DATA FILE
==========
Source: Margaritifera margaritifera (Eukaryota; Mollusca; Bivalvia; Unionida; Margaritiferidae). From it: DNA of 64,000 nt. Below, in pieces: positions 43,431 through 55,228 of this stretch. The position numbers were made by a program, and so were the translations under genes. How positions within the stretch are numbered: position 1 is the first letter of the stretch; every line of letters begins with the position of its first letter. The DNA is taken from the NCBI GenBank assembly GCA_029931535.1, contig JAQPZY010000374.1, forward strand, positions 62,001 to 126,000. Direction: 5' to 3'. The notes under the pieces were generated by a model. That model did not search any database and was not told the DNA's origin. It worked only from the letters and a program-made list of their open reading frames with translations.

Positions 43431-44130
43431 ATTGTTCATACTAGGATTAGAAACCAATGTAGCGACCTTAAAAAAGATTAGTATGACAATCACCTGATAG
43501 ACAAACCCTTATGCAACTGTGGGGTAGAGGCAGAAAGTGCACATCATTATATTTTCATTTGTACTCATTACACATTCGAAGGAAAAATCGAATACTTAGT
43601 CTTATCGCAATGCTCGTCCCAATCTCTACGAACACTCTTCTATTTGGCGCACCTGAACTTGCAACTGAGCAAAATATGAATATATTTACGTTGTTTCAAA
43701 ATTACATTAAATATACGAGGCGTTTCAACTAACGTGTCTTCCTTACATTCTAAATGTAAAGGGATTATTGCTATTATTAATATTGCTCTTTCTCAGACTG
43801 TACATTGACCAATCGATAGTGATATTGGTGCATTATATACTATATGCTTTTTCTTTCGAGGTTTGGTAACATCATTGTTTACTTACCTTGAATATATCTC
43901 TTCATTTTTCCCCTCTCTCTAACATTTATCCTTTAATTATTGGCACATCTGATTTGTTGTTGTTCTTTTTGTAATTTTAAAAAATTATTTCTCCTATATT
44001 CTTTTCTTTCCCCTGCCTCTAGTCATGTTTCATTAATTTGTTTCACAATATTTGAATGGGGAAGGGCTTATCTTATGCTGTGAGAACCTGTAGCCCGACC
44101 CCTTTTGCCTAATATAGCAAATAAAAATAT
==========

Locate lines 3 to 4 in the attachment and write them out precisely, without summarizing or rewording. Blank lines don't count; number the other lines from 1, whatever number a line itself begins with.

43431 ATTGTTCATACTAGGATTAGAAACCAATGTAGCGACCTTAAAAAAGATTAGTATGACAATCACCTGATAG
43501 ACAAACCCTTATGCAACTGTGGGGTAGAGGCAGAAAGTGCACATCATTATATTTTCATTTGTACTCATTACACATTCGAAGGAAAAATCGAATACTTAGT